Nahum’s sports journey started with a ball, just not for soccer.
“I actually started playing baseball,” he shares.
But an injury to the chest quickly spun his interests elsewhere. So did a major life event: he and his younger sibling followed his parents to the United States from Mexico when he was nine years old.
“They moved for the opportunity. Not only for themselves,” he says of his parents, “but for us. There were not many opportunities where we came from.”
Now, a 23-year-old college graduate starting a career in medical engineering, he makes time to prioritize the community that has given him so many opportunities. For him, that means coaching young people in Soccer for Success.
Nahum himself has benefited from youth soccer, and first started playing recreationally in middle school. At first, language barriers kept him out of school soccer teams, but by his sophomore year of high school, Nahum was on the school’s varsity soccer team.
Since becoming a coach-mentor with Soccer for Success in 2014, Nahum estimates he has had 400 local youth on his teams. Nahum and his assistant coaches work with as many as 40 kids three days per week to implement activities and scrimmages. Nahum remembers many of the children from diverse backgrounds, including a child from Somalia who joined the program last season.
“He was a little shy, and stayed with another kid he knew in practice,” Nahum recalls. “But a week later, on Monday, he comes running out of his car yelling ‘coach, coach’ and gives me a hug. It was really surprising because I was not expecting that from him – just to completely embrace everyone at that moment.”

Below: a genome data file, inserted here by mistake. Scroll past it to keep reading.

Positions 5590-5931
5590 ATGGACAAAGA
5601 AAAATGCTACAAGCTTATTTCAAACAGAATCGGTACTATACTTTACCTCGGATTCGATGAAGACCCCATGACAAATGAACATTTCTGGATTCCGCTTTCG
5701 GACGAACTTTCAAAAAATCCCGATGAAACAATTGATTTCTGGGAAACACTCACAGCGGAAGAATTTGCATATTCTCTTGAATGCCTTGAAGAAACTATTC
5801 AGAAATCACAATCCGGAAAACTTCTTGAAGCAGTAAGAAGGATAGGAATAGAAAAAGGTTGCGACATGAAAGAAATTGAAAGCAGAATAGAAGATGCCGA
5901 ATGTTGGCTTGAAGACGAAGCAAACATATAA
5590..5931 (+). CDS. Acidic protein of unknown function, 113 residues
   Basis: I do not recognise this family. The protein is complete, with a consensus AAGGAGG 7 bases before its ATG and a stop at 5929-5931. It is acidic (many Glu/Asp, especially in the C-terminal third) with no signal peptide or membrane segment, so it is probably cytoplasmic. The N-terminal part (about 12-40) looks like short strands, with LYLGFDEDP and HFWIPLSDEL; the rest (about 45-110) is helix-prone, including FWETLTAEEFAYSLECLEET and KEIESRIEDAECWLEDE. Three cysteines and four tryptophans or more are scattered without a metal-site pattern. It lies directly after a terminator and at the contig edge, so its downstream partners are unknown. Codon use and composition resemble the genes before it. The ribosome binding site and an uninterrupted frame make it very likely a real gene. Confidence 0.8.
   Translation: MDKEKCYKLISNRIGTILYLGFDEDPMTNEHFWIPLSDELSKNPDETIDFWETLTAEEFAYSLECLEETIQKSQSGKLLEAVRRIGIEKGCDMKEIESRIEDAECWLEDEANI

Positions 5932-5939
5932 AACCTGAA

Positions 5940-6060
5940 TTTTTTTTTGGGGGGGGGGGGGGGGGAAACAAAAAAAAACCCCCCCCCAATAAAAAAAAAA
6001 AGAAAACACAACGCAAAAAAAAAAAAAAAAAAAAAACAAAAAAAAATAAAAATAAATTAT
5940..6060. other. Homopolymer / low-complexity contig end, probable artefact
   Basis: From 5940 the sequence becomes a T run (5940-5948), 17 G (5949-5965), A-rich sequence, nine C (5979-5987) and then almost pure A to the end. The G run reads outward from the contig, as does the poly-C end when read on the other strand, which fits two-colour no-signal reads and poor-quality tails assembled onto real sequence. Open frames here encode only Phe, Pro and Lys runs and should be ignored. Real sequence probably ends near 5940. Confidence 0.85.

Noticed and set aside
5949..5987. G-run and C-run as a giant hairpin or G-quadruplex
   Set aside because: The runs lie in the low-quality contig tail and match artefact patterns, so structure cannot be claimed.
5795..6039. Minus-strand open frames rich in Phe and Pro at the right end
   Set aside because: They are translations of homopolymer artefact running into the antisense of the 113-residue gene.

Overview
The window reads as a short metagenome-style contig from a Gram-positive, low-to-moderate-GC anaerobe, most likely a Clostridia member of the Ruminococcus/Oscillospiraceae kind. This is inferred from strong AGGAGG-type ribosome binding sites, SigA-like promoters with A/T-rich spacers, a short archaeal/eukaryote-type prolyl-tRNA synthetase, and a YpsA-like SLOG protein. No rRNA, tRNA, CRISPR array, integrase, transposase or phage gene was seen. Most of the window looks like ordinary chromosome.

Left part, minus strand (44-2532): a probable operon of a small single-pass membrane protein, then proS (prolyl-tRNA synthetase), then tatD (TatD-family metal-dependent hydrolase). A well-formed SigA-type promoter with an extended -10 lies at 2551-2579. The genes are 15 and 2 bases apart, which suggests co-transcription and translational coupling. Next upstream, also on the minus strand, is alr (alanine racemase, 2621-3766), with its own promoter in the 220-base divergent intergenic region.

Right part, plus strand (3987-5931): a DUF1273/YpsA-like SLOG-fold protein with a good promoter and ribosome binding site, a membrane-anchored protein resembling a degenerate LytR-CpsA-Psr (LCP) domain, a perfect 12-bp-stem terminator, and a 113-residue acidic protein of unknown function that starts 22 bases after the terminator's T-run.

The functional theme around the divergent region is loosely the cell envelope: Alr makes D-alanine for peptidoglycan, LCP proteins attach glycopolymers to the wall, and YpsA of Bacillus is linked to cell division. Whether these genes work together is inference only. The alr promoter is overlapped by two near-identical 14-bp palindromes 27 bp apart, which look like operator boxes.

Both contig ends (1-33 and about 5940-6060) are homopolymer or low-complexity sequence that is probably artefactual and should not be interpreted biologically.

Nahum draws his motivation from the opportunity to help the boys and girls who are often in challenging situations and to foster better community engagement.
“[The program’s] taken on a whole bigger focus and there’s more activities for everyone to be involved. Not just the players and the coaches, the parents and the families,” Nahum says. “This year, I have a lot of parents coming out and watching, helping with warm-ups, stuff like that.”
And Nahum’s impact is a gift that continues to give through the number of youth who come back to help, even after they’ve gone on to middle and high school.
“The middle school that they go to is just two blocks up the street,” he says. “The kids come back to volunteer, to be mentors themselves. That is success I can see right away. The kids in high school – I see them coming back and as leaders.”
Soccer for Success coach-mentors teach kids the fundamentals of soccer, but also strive to help children build confidence and recognize the value of hard work, teamwork and persistence in achieving personal goals. By learning what it takes to play a team sport, kids are preparing to be productive citizens.
“What motivates me is the opportunity to make an impact,” Nahum says. “I’ve had great opportunities come my way and I’ve met some great people who have made a difference in my life. I know personally how much impact a role model, a coach-mentor can have on a young person. It’s something that drives me personally.”
Looking back on his journey with the program, he never would have thought he would be where he is today, nor as involved as he is.
“I thought it would be just coaching,” Nahum says. “But the more and more I got into it, and the more time I spent with [the kids], it’s much more than just coaching. Being that coach-mentor for them goes beyond just giving them a ball and saying, ‘go this way, go that way.’ You realize how much they listen to you and how much they value your feedback.”
Moving forward, one thing Nahum knows for certain is his love for the game and helping the kids in his community.
“It’s really not a job to me,” Nahum says. “I’ve never done anything this rewarding. I want to do this for as long as I can.”
Soccer for Success coach-mentors are able to have a positive impact on the kids and communities they serve. Learn more about the program that engages kids and trained coach-mentors.